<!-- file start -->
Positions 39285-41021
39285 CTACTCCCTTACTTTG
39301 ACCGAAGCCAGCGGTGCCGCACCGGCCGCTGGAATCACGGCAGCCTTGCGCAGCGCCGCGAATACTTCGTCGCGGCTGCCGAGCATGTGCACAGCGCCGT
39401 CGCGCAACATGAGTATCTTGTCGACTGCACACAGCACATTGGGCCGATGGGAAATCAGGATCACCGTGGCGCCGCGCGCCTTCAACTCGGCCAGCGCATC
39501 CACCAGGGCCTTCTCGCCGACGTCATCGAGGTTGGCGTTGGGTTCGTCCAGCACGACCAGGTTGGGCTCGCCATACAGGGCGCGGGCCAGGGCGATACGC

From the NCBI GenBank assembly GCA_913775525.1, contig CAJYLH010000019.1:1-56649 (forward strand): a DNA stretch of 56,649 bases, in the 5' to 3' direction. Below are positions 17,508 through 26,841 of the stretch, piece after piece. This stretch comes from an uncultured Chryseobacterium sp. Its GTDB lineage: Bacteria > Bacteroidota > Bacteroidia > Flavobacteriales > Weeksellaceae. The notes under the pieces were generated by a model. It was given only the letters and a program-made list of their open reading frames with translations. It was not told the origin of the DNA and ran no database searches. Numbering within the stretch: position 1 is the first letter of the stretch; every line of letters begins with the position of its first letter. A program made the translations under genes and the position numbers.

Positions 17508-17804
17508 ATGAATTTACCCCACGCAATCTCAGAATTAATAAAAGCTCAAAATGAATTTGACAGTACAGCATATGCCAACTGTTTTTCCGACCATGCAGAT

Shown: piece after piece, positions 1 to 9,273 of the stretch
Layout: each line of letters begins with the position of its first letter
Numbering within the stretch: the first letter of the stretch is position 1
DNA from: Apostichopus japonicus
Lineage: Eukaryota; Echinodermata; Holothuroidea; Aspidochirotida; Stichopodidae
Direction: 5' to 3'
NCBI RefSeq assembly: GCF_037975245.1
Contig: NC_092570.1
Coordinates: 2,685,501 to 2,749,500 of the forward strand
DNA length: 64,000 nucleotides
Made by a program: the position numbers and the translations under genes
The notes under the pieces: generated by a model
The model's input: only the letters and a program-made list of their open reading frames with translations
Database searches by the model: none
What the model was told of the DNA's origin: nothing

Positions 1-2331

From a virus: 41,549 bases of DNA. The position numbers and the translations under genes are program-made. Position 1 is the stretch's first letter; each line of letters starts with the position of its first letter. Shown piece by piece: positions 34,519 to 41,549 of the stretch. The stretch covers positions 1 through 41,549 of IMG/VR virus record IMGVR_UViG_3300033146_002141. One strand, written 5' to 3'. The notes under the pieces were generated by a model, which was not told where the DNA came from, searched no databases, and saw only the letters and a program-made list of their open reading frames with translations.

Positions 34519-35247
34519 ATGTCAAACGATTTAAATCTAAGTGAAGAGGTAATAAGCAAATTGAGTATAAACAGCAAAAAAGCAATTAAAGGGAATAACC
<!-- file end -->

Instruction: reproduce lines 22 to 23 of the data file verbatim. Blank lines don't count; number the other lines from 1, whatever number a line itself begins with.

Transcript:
Database searches by the model: none
What the model was told of the DNA's origin: nothing